a stylet having proximal and distal ends and a guiding member coupled to the distal end, the distal end of the stylet being configured to be advanced into a proximal end of the working lumen.
2. The catheter of claim 1 wherein a space between the inner tube and the outer tube forms an inflation lumen.
3. The catheter of claim 2 further comprising a balloon affixed at a proximal point to the distal end of the outer tube and further affixed at a distal point to the distal end of the inner tube, wherein the balloon is in fluid communication with the inflation lumen.
4. The catheter of claim 1 wherein the wire is a guide wire and the distal portion of the working lumen is configured to permit the longitudinal advancement of the guide wire.
5. The catheter of claim 1 wherein the wire is a functional measurement wire and the distal portion of the working lumen is configured to permit the longitudinal advancement of a functional measurement wire.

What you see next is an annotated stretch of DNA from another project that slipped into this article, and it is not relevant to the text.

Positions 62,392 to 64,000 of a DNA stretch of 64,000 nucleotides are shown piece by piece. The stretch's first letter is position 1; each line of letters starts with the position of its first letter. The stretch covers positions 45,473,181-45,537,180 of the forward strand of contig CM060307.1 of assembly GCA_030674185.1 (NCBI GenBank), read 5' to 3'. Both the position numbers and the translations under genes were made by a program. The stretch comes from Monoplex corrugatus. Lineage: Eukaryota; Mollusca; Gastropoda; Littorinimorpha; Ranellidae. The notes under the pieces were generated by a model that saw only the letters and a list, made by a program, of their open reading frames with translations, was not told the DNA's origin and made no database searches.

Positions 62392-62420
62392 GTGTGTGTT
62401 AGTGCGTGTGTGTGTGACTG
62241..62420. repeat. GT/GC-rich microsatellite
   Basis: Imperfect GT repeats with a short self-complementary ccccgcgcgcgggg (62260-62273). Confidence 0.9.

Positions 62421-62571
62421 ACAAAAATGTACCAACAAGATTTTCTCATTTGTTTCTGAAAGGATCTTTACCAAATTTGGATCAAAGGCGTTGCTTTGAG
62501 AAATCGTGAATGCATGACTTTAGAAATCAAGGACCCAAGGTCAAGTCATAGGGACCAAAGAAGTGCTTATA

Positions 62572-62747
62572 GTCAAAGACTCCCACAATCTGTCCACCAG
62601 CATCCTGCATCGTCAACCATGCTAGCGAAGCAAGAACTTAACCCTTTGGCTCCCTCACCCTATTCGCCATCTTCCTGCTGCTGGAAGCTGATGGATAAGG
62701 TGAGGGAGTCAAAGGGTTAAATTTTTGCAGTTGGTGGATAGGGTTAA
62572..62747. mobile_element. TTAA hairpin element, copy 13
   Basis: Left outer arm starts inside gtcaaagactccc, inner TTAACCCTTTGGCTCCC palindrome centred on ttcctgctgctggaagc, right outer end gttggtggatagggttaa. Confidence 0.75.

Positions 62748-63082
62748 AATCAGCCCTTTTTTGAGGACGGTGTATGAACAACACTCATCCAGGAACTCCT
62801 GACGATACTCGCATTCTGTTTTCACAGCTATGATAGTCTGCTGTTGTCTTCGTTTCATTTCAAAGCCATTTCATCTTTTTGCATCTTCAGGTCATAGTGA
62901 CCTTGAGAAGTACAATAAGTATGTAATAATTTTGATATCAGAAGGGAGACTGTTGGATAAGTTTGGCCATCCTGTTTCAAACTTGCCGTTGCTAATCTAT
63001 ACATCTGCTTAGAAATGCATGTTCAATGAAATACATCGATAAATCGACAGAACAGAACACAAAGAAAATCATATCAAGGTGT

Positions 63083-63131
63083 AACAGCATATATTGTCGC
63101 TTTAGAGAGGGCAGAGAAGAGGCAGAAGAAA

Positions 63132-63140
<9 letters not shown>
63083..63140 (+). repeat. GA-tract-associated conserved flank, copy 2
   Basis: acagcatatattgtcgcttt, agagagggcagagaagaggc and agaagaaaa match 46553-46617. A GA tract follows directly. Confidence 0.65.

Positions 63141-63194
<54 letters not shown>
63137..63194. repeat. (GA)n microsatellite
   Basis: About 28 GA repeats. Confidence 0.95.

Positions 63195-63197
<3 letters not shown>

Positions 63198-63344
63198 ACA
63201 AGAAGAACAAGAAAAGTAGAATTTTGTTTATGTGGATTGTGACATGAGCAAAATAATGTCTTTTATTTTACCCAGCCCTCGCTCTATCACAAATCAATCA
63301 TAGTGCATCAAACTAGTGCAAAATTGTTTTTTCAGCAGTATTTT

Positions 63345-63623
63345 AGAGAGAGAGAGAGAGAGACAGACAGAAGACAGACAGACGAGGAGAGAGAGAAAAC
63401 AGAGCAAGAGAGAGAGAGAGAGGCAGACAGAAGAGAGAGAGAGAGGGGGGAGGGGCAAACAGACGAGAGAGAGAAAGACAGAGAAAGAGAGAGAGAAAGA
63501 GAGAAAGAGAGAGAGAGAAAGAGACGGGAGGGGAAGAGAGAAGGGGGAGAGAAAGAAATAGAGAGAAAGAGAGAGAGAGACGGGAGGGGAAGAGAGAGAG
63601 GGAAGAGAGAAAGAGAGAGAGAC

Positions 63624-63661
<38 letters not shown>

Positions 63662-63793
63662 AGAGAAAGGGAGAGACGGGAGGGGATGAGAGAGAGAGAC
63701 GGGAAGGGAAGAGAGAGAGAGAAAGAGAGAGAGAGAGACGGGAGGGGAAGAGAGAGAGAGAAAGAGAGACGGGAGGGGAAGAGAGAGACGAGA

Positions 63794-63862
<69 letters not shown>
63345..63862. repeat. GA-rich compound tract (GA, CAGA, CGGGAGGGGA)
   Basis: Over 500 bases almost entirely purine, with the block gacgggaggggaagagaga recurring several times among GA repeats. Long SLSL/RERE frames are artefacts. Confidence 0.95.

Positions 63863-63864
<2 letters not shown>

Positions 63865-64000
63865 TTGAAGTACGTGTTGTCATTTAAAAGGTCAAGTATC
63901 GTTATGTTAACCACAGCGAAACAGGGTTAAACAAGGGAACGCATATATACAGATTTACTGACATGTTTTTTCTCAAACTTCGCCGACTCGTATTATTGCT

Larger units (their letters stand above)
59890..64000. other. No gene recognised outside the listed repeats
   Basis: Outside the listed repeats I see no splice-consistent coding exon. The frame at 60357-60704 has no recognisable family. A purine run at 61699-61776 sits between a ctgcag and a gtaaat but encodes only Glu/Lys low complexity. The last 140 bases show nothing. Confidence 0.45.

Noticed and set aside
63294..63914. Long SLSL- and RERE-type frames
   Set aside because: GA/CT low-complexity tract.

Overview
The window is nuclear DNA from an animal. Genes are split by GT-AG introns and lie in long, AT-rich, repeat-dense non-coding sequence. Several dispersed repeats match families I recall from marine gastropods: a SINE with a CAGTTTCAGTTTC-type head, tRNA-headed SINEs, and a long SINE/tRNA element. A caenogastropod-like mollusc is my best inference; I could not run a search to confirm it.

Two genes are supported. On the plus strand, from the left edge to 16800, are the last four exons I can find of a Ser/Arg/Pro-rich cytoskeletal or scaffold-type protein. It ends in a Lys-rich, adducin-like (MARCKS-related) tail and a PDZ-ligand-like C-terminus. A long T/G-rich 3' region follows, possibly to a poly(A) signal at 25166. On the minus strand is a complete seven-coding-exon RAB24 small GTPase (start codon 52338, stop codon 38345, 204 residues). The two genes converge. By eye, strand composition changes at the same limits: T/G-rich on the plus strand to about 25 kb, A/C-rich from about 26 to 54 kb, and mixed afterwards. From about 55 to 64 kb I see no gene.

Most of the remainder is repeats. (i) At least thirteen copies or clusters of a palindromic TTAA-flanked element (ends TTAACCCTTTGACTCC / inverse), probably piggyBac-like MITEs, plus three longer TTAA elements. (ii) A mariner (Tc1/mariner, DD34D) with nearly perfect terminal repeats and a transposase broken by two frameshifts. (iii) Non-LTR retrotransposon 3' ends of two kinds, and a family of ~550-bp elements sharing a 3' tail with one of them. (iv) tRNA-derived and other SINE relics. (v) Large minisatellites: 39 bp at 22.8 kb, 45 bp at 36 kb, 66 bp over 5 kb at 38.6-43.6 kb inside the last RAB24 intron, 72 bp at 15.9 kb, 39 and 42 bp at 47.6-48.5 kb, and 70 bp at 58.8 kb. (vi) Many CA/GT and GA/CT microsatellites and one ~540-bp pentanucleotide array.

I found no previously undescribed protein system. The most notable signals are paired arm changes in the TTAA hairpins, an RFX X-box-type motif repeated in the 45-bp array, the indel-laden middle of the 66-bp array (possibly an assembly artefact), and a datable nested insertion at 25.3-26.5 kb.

6. The catheter of claim 5 wherein the guiding member is configured to direct a proximal end of the functional measurement wire into the auxiliary lumen.
7. The catheter of claim 1 further comprising a taper that provides a transition between the inner tube and the auxiliary tube, the taper configured to facilitate the distal advancement of the wire from the auxiliary lumen into the distal portion of the working lumen.
8. The catheter of claim 1 further comprising a circumferential taper disposed just distal to the bifurcation, the circumferential taper configured to facilitate the distal advancement of the wire from the auxiliary lumen into the distal portion of the working lumen.
9. The catheter of claim 1 further comprising a functional measurement wire adapted to provide pressure or flow measurements.
10. A method for advancing a catheter into a vessel for use in therapeutic or diagnostic applications, the method comprising: